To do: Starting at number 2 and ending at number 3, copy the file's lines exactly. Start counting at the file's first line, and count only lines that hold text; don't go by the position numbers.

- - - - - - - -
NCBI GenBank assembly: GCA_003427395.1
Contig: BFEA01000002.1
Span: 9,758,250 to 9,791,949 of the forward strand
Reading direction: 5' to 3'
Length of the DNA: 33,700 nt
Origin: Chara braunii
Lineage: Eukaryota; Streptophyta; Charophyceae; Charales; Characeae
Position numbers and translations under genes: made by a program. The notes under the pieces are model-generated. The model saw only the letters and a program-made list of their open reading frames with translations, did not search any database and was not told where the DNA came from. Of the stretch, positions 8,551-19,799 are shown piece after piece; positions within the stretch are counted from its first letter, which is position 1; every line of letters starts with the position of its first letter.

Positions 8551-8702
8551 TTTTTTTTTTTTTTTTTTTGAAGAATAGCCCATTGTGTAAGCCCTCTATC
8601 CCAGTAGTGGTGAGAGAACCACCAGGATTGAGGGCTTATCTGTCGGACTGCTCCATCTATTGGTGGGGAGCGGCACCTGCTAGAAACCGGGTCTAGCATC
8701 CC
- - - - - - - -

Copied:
Contig: BFEA01000002.1
Span: 9,758,250 to 9,791,949 of the forward strand